I’ll be having a cheap rose sparkler (Segura Viudas) and then some nice Oregon pinot (Soter, Archery Summit). I wouldn’t normally do something as nice as the pinots on Thanksgiving, but I’m in Oregon and that’s the only time I ever try that kind of thing.

What wine are guys drinking today?








Drink of the week

I’m not a big beer-drinker in general, but this year I’ve gotten really into pumpkin beers. The style isn’t done that well in general — I find that most pumpkin beers are either too subtle on the pumpkin or are over-spiced and overly sweet — but I like trying them anyway. A few days ago, I had one that was by far the best I’ve ever had and quite possibly my favorite beer of any kind I have ever had, the Southern Tier Pumpking. I read it about at New York Cork report:

What makes it the King? Hefty alcohol and a serious hop wallop, along with real pureed pumpkin so rich each sip tastes like inhaling Grandma’s pumpkin pie, makes this brew succeed where so many others fail: on the mid-palate and finish.

Pumpkin pie spices smell good, so it’s easy to make a pumpkin ale with a good nose: throw in a little cinnamon, clove, allspice and nutmeg flavor, and you’ve got a nice fall beer aroma. The problem with so many is a thin or watery mid-palate that just doesn’t satisfy like a mouthful of chewy pumpkin bread, pumpkin pie or pumpkin cookie. PumKing, however, is the dessert of fall beers.

It’s hard to find and a little expensive — 6 bucks for a 22 oz bottle — but it’s really worth trying if you ever come across it.

So…I’ve been thinking of trying to add more non-political features to the blog, especially on the weekend. Song of the week is going great, and I’d like to add drink of the week and maybe movie of the week. I can’t write these things myself, I just don’t have that much jam, so do any of you keep blogs about wine/beer/cocktails or about movies?

Any other ideas for non-political weekend features?



Being Kitty Genovese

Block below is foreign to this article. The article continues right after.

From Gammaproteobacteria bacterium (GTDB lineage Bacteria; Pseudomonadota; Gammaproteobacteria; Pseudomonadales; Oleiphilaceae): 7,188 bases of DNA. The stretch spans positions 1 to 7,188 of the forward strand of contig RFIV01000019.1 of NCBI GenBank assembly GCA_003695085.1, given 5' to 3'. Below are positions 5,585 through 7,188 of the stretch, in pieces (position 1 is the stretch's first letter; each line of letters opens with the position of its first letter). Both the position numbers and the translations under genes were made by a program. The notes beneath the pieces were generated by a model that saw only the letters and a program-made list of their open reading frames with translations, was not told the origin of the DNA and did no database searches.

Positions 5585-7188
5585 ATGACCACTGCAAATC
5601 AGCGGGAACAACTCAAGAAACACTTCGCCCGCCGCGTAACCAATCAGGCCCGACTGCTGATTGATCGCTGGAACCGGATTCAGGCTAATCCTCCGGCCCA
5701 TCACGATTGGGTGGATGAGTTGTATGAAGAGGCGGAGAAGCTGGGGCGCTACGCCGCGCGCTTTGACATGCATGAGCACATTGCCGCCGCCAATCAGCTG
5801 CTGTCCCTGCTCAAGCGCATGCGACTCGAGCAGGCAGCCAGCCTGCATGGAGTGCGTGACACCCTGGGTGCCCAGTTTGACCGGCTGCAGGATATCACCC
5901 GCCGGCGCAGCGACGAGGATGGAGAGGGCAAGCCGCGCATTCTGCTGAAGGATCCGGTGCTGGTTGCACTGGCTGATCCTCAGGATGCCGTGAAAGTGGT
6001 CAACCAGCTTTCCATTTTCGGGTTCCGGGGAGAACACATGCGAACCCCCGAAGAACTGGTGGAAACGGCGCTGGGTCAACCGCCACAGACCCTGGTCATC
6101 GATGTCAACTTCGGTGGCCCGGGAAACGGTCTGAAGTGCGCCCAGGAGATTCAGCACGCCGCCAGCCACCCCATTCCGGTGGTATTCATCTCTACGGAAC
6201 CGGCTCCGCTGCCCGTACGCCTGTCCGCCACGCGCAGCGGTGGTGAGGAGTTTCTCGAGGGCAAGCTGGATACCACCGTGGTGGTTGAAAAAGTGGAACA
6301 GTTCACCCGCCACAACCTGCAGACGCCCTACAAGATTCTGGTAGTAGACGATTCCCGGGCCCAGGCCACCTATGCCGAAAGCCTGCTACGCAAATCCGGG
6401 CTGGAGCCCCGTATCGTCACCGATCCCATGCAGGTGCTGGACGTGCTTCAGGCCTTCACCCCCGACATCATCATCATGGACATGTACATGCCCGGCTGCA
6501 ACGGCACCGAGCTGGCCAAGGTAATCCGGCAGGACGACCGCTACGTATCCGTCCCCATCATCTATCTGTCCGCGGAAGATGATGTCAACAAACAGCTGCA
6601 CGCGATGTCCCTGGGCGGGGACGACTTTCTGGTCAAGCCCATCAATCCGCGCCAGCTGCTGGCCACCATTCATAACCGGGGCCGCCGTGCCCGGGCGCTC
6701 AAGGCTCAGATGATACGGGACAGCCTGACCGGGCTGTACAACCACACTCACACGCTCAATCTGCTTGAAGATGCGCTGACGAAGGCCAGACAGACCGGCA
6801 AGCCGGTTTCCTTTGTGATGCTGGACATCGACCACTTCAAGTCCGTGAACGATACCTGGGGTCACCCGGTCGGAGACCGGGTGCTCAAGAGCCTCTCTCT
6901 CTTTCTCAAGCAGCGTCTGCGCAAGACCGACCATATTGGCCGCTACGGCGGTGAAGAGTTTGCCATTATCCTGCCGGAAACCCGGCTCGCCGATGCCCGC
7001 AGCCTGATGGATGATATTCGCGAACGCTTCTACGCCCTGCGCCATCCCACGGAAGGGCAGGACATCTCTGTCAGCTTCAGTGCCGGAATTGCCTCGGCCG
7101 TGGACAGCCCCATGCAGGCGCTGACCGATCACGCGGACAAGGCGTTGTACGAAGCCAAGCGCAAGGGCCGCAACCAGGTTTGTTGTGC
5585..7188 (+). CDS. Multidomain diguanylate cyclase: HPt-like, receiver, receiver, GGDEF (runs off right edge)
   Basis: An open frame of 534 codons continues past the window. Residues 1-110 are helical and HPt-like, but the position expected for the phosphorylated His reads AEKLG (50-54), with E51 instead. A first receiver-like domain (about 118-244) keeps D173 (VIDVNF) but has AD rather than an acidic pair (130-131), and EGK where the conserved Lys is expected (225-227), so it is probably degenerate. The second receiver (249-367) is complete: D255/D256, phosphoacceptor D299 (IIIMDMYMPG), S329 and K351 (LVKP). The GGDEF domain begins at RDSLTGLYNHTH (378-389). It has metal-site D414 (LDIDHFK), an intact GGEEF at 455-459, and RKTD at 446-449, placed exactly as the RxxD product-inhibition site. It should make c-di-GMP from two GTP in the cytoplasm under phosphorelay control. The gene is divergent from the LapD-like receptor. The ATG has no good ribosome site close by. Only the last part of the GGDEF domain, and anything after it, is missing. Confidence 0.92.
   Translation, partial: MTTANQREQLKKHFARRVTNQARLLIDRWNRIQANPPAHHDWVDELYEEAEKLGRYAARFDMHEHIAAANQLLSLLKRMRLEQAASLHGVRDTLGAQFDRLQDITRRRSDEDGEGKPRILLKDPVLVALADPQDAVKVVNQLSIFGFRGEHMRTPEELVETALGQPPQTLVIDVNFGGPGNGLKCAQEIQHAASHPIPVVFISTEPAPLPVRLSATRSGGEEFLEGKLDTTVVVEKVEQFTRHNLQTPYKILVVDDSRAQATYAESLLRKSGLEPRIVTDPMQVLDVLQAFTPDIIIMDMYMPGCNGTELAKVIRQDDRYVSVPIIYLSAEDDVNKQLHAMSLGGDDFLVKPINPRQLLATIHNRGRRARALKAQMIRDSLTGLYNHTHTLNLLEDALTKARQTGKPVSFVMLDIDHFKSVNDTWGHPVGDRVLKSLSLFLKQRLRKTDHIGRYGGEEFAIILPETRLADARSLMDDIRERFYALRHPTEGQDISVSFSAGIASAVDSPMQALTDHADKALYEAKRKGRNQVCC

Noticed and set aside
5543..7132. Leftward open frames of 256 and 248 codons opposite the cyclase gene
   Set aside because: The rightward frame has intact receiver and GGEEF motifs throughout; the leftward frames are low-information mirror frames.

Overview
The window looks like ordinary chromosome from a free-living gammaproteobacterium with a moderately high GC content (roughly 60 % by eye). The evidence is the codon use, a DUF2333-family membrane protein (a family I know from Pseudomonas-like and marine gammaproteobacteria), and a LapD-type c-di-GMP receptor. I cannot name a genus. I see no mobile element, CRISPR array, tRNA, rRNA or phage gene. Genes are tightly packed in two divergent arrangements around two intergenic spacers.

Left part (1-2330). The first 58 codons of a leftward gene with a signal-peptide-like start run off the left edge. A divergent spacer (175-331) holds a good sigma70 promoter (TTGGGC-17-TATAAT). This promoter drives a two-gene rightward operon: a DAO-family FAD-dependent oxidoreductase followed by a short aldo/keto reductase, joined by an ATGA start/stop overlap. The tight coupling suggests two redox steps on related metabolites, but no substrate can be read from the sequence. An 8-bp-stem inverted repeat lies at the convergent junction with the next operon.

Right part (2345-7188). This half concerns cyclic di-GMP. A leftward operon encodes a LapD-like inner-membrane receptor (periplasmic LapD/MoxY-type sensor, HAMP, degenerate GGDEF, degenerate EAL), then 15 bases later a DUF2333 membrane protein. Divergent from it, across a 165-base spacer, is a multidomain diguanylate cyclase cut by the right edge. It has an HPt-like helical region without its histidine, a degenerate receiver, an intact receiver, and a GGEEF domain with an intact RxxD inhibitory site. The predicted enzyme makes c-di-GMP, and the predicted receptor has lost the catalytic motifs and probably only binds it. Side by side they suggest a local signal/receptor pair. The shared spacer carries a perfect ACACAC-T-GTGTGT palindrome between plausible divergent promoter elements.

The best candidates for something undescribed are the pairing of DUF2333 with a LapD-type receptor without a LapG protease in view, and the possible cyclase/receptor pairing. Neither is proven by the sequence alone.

Franziapundit shoves her camera in some random guy’s face, he pushes the camera away, Althouse shrieks for the police, some poor cop has his next two hours ruined, and now there will be 5,000 wingnut blog posts about how wingnuts are always victims. I wonder she’ll will be in a wheelchair this week ala Kenneth Gladney.



In vino veritas

I don’t agree with John that there is no reason spend more than $15 for a bottle of wine. I don’t mind telling you that I have had much more expensive bottles than that Jayer-Gilles Echézeaux Paul Ryan had, courtesy of my bankster friend in New York (who is generally at least as far left as I am). I don’t see anything wrong with buying expensive wine, morally, and the only reason I don’t myself is that I don’t have enough money. When people pay a lot for wine, it goes to some wine-maker who likely as not is essentially a farmer, and even if that guy is already rich, it also raises prices for his middle-class wine-making neighbors. That is how a lot of things work — my cousin who works for an NGO in East Africa tells me if you really want to help coffee growers in Kenya, buy the most expensive fru-fru Kenyan stuff you can, because it’s almost certain that if it’s $15-plus, then Starbucks or Stumpdown Stumptown or whoever paid the farmers much more than would have gotten from Fair Trade.

But Paul Ryan was drinking $350 wine with a hedge fund guy while scheming to funnel Medicare money into tax cuts for hedge fund guys, and the hedge fund guy was paying for the bottle! That’s bribery, plain and simple. Ryan would have gotten away with it too, if it weren’t for that meddling kid.

Also too, this ought to end the myth that Paul Ryan is some Applebee’s-going everyman.

If people have money to buy expensive shit, then Bieber bless them if they want to buy it. We’re trying to have a consumer-based economy here. But when they whine about not being able to get buy by on 400K a year, they’re douches. And when Congressmen drink expensive shit on de facto lobbyists’ dimes, while whining on behalf of the lobbyists, they’re worse than douches, they’re bribe-takers.

So fuck Paul Ryan. And fuck his Sullivan/Jokeline/Bobo/Joe Nocera amen chorus too.